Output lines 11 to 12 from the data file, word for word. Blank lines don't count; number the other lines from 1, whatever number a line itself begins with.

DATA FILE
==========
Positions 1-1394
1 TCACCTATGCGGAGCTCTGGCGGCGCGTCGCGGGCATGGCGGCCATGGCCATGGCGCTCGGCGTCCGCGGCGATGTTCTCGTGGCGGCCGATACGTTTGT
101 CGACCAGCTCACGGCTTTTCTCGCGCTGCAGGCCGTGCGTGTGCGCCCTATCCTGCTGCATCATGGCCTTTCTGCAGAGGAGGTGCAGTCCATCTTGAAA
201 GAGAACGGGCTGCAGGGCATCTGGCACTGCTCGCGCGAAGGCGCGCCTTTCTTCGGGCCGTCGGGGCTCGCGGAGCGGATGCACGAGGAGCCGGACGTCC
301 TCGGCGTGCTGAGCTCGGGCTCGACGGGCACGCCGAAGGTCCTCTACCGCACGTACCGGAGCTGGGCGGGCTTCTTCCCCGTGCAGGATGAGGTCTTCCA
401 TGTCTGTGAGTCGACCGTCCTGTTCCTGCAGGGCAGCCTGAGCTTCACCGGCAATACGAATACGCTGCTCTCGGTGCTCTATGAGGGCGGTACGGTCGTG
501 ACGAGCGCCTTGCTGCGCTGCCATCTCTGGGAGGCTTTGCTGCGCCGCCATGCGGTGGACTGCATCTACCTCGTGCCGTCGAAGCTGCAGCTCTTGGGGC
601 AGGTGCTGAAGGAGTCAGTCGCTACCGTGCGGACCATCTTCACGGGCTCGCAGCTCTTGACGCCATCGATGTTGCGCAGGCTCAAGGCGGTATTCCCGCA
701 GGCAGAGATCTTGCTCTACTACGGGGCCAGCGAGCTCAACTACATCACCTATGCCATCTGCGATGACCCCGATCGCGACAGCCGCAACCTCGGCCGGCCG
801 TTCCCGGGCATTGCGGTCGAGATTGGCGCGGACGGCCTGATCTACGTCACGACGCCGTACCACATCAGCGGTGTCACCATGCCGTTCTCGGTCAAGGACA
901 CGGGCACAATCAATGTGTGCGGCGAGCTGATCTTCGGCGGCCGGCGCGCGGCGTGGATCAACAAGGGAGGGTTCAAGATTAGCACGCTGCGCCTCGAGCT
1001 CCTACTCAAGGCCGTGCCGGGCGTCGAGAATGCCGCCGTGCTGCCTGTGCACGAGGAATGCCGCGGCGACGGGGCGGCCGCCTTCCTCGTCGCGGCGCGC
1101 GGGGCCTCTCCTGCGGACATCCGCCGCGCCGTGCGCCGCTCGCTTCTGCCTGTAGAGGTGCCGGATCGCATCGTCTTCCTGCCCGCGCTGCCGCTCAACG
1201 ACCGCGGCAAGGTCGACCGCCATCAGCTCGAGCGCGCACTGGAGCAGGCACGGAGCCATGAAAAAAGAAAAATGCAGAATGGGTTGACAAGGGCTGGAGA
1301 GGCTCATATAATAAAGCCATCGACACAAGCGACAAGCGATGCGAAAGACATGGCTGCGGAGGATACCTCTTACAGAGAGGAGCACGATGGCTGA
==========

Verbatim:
901 CGGGCACAATCAATGTGTGCGGCGAGCTGATCTTCGGCGGCCGGCGCGCGGCGTGGATCAACAAGGGAGGGTTCAAGATTAGCACGCTGCGCCTCGAGCT
1001 CCTACTCAAGGCCGTGCCGGGCGTCGAGAATGCCGCCGTGCTGCCTGTGCACGAGGAATGCCGCGGCGACGGGGCGGCCGCCTTCCTCGTCGCGGCGCGC